When antibiotics were first discovered, they revolutionized medicine and were expected to virtually eliminate disease. Over time, widespread use of antibiotics has led to the rise of resistant strains of bacteria. New classes and types of antibiotics have been produced, but over time bacteria are acquiring resistance to these as well. Research into antibiotic resistance has not only focused on the development of new drugs, but also on determining the mechanisms by which resistant stains emerge and how to limit their spread.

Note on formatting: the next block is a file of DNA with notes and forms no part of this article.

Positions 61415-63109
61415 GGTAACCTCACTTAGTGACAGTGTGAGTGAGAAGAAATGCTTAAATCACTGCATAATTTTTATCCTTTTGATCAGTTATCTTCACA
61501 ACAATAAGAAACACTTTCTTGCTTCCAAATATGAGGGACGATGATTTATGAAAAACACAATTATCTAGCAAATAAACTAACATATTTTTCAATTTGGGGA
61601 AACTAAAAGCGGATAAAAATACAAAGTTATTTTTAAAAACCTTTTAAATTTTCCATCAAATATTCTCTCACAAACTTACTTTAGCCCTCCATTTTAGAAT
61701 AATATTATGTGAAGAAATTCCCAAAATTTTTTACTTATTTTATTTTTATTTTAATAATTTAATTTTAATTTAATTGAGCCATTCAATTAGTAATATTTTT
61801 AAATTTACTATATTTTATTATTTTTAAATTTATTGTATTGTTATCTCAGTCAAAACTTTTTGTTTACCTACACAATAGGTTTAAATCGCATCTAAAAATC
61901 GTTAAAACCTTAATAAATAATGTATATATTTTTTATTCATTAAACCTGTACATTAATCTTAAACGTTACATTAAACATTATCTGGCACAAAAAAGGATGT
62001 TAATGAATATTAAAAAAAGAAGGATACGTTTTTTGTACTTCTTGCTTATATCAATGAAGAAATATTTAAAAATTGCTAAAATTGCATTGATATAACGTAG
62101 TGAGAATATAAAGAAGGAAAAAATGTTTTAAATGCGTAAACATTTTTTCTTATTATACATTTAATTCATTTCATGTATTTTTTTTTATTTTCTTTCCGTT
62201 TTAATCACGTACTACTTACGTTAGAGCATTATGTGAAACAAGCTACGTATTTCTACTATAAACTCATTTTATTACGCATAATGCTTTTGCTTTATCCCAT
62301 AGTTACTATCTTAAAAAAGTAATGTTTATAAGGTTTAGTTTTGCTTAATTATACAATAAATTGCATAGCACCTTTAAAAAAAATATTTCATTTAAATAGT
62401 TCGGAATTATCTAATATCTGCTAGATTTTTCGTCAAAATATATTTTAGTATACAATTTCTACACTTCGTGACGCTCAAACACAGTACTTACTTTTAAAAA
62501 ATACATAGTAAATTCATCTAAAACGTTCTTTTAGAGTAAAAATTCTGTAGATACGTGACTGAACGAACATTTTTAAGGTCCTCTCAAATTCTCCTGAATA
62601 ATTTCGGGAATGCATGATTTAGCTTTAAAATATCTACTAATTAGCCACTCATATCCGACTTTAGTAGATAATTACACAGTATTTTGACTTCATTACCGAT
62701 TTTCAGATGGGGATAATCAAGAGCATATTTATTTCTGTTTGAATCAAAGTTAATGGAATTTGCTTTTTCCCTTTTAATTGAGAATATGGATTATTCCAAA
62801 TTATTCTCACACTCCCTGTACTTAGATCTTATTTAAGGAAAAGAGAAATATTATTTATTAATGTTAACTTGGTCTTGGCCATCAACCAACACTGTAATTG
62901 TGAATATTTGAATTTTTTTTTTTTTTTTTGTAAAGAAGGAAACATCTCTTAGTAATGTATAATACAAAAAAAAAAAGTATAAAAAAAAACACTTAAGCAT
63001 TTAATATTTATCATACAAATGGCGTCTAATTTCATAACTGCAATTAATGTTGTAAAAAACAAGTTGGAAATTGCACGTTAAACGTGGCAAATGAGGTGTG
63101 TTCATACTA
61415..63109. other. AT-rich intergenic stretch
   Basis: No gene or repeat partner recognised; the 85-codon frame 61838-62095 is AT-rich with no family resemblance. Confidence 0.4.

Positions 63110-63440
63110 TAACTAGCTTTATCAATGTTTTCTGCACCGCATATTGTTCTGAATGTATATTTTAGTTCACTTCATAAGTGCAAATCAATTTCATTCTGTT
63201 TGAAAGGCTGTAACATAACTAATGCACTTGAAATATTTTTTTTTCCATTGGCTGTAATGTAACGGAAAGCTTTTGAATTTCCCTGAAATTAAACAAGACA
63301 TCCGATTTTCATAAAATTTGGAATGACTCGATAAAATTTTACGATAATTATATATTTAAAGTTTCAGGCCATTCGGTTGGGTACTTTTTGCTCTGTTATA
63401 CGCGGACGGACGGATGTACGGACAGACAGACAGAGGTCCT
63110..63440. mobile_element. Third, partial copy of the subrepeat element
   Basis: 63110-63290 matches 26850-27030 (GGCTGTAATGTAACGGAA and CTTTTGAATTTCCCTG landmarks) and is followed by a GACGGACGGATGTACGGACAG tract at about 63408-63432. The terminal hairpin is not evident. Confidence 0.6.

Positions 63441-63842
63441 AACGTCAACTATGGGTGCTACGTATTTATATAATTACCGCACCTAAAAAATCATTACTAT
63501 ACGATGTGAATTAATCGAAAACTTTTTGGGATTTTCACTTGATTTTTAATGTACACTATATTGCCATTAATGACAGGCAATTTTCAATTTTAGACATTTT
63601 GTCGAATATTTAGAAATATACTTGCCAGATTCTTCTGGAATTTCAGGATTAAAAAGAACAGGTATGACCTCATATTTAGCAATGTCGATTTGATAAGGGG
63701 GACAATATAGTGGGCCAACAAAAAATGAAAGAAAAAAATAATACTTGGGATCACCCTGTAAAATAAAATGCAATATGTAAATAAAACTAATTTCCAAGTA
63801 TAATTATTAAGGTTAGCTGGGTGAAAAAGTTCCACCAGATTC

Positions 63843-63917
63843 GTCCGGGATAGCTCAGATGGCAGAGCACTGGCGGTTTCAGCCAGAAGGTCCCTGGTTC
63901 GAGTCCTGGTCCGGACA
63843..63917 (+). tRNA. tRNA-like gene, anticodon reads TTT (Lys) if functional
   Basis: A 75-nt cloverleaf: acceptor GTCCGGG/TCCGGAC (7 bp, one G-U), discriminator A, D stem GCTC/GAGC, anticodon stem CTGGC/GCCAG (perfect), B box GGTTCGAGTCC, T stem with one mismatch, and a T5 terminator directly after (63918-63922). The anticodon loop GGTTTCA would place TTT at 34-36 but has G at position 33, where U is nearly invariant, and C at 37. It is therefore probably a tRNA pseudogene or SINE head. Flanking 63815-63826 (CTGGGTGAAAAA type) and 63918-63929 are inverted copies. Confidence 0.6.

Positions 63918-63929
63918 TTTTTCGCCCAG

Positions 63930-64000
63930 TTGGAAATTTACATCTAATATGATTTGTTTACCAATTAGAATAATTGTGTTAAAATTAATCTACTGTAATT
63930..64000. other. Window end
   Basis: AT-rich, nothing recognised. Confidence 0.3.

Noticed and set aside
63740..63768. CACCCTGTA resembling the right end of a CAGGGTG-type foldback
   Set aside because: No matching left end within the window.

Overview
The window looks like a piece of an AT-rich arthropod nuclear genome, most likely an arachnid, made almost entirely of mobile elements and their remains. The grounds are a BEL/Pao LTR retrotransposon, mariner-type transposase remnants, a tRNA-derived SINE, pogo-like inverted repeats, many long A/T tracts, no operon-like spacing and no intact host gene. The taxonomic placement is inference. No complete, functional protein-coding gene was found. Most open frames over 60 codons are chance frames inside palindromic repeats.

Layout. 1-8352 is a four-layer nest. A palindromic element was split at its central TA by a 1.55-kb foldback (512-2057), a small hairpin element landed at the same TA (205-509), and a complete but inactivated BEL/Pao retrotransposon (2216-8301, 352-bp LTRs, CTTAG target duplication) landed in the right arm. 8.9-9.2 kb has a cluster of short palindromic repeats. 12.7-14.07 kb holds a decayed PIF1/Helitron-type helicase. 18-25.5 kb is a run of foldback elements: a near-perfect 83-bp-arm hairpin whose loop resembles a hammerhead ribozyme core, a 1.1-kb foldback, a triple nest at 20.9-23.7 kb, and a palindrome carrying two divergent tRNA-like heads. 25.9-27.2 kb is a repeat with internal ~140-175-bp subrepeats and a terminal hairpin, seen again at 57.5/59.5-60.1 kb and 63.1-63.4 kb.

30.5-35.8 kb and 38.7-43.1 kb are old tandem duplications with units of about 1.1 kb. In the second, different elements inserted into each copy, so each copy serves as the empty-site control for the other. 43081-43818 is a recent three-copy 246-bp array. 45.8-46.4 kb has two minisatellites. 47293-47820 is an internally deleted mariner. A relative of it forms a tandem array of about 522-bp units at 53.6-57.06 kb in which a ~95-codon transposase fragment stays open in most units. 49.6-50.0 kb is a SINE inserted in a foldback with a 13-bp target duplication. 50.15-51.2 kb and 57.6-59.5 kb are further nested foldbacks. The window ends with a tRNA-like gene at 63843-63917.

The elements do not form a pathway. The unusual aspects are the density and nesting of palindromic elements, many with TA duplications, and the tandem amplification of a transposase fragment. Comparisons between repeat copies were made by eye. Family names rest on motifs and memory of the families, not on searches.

In September 2006, Dr. Stuart Levy of Tufts University School of Medicine published a paper describing the identification of a gene in Yersinia pestis, the causative agent of plague, that was similar to an Escherichia coli gene known to cause multiple antibiotic resistance. The Y. pestis gene was studied and found to function in the same way. A non-virulent strain of Y. pestis overexpressing the gene was resistant to several common antibiotics, including those typically used to treat plague infection. Spontaneous antibiotic resistant bacteria were found to frequently have mutations that affect the expression of this gene, suggesting that it is an important and common mechanism by which bacteria acquire resistance.